Why 1 Mn Women Failed to Get Abortion During Lockdown

Millions of women would have thereby been forced to either continue with an unwanted pregnancy or unsafe abortion.

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Women
7 min read
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In the first three months of the COVID-19 lockdown, 25 March to 24 June, 2020, 47% of the estimated 3.9 million abortions that would have likely taken place in India in this span under normal circumstances were possibly compromised. This means that 1.85 million Indian women could not terminate an unwanted pregnancy, concluded a May 2020 modelling study conducted by the Ipas Development Foundation (IDF), India, a non-profit dedicated to preventing and managing unwanted pregnancies.

Of these 1.85 million women, 80% or 1.5 million compromised abortions were due to the lack of availability of medical abortion drugs at pharmacy stores, the study found.

The estimation builds on data from telephone surveys of 509 public-sector facilities across eight states, 52 private-sector providers, expert opinion of members of the Federation of Obstetric and Gynaecological Societies of India (FOGSI), sales data on medical abortion drugs, and trend estimation by pharmaceutical industry experts.

Another 20%, or nearly 370,000 abortions, were compromised due to reduced access to facilities – 16% due to reduced access to private health facilities and 4% to public health facilities. Of the estimated 15.6 million abortions that happen in India annually, 73% are through drugs accessed outside facilities, 16% in private health facilities, 6% in public health facilities and 5% through traditional unsafe methods, according to a 2015 study published in The Lancet.

Lack of access to contraception is likely to result in millions of unintended pregnancies, unsafe abortions and maternal deaths and the government’s family planning programme is also likely to take an up-to-20% hit, IndiaSpend had reported in May 2020.

Millions of women would have thereby been forced to either continue with an unwanted pregnancy or undergo a late-term or unsafe abortion. It is hence crucial to plan and ensure that sexual and reproductive health is embedded into the country’s disaster management plan, Vinoj Manning, the chief executive officer of IDF of India, tells IndiaSpend in this interview.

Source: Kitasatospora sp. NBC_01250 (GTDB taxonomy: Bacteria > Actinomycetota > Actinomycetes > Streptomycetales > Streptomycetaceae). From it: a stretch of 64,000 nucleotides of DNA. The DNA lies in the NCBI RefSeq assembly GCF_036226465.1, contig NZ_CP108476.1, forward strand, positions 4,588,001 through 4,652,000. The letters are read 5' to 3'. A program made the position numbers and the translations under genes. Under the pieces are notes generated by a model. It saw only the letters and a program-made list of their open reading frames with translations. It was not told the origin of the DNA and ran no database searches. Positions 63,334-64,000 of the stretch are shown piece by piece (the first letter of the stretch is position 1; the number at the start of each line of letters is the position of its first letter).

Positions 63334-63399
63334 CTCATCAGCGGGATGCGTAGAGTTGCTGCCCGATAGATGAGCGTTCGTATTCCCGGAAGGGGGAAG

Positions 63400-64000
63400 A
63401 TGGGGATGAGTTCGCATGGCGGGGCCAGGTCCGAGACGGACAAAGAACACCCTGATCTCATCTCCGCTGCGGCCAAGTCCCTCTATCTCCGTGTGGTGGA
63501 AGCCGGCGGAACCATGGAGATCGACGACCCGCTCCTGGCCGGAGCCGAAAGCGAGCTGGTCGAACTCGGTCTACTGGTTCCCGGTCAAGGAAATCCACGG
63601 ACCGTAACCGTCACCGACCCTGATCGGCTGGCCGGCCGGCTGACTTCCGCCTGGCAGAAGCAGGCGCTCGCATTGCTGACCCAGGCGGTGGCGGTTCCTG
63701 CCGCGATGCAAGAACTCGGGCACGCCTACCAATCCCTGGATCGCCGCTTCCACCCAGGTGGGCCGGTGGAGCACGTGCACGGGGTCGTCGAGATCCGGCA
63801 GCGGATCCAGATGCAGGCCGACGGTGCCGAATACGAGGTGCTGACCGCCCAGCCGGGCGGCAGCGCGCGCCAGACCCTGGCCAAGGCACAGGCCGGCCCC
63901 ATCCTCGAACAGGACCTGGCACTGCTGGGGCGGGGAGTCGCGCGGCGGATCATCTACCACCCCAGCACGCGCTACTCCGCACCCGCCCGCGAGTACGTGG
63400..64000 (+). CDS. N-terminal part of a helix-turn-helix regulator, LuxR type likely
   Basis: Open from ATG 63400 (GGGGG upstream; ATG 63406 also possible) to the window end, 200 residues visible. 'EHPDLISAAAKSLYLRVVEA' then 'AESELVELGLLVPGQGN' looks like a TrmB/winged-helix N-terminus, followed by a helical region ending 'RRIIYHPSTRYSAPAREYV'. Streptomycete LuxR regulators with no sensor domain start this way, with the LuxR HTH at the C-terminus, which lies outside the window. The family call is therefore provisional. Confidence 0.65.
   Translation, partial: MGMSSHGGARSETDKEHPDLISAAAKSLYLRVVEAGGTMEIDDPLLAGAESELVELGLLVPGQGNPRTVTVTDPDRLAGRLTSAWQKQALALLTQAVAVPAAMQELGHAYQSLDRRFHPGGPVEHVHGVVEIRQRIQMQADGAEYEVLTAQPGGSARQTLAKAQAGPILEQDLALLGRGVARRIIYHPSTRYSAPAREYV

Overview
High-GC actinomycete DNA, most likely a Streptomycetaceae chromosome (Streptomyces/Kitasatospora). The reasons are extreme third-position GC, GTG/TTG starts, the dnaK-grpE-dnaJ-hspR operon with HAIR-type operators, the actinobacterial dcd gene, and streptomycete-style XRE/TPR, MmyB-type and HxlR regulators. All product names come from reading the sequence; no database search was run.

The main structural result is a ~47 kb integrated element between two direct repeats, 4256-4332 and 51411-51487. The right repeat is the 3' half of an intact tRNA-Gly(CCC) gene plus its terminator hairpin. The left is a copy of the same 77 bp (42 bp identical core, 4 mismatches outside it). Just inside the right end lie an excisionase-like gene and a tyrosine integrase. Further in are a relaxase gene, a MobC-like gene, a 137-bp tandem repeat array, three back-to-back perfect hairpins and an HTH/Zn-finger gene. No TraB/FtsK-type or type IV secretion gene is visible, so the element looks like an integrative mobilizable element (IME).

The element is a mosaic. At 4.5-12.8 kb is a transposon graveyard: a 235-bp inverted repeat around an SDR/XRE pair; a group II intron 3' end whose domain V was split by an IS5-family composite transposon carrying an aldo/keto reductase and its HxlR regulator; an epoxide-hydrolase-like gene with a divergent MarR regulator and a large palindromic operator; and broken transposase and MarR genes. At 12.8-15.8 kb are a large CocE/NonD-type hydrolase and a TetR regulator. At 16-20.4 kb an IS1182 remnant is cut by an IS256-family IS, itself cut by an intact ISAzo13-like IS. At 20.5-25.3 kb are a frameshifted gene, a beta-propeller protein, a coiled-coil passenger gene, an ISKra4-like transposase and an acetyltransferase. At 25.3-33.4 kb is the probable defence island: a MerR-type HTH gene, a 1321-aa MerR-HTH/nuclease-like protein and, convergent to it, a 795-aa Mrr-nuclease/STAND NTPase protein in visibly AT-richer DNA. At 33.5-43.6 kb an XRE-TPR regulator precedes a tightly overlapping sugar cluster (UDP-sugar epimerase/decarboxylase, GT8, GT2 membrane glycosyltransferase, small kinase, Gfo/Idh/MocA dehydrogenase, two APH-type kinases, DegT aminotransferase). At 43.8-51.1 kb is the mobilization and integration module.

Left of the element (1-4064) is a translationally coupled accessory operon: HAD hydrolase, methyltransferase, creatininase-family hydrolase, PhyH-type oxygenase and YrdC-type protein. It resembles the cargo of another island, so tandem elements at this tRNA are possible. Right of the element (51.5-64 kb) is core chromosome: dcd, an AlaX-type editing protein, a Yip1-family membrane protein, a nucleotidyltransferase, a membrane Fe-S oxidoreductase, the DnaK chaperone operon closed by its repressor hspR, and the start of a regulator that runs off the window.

Manning is a member of numerous national task forces on contraception and abortion and part of a World Health Organization expert group tasked with sharing guidelines for safe abortion. He has a post-graduate diploma in rural management and an MBA-plus leadership certificate from the School of Business, Portland State University, US.

How did the lockdown restrict women’s access to their choice of contraceptives, an essential?

In many ways, factors affecting women’s access to contraceptives during the lockdown were similar to that of abortion:

  • Public health facilities were converted to COVID-19 care centres, limiting the availability of sexual and reproductive health (SRH) services
  • Clinical staff occupied with the COVID-19 response may not have had time to provide services or may have lacked personal protective equipment to provide services safely
  • Private health facilities were either closed or limited their service provision due to provider unavailability, inadequate protective gear, or lack of mandatory COVID-19 testing arrangements
  • Supply chain disruptions limited availability of contraceptives and stock-outs of many contraceptive methods
  • Suspension of public transport facilities and curbs on movement restricted women’s mobility.

In addition, some specific reasons include:

  • Temporary suspension of the provision of sterilisations and IUCDs in line with the Ministry of Health and Family Welfare’s advisory till about mid-May, when revised guidelines were released. This meant that women were unable to use their preferred method of contraception especially if they needed long-term contraception.
  • Involvement of ASHA workers in COVID-related surveillance work impacted the community-level distribution of contraceptives.
  • Women refrained from visiting health facilities due to fear of COVID-19 exposure.

What are the likely choices for a woman who could not access contraception and discovers her pregnancy during the lockdown?

Possible choices for such a woman include:

  • continuation of her pregnancy even though it may be unplanned or unintended;
  • attempting an abortion during the lockdown through safe or unsafe methods (there are chances she may attempt medical abortion pills from a chemist outlet or visit a backstreet provider); or
  • waiting until the lockdown restrictions are relaxed and then undergo most probably a second-trimester abortion in a health facility (since it is likely that due to the lockdown she may have crossed the 12-week gestation limit of medical abortion).

For women, what are the long- and short-term impacts of being denied contraceptives?

Women who are unable to access contraceptives are likely to make decisions that may not be as per their preference – whether it is the continuation of their unintended pregnancy or second trimester or unsafe abortion. All of these are likely to have profound consequences for their overall health and well-being, including physical health since the unintended pregnancy may not ensure adequate spacing with the previous childbirth, as well as mental health (beyond the lockdown’s own impact). Unsafe abortion may lead to morbidities with long-term consequences on health and in the worst case, result in mortality among women.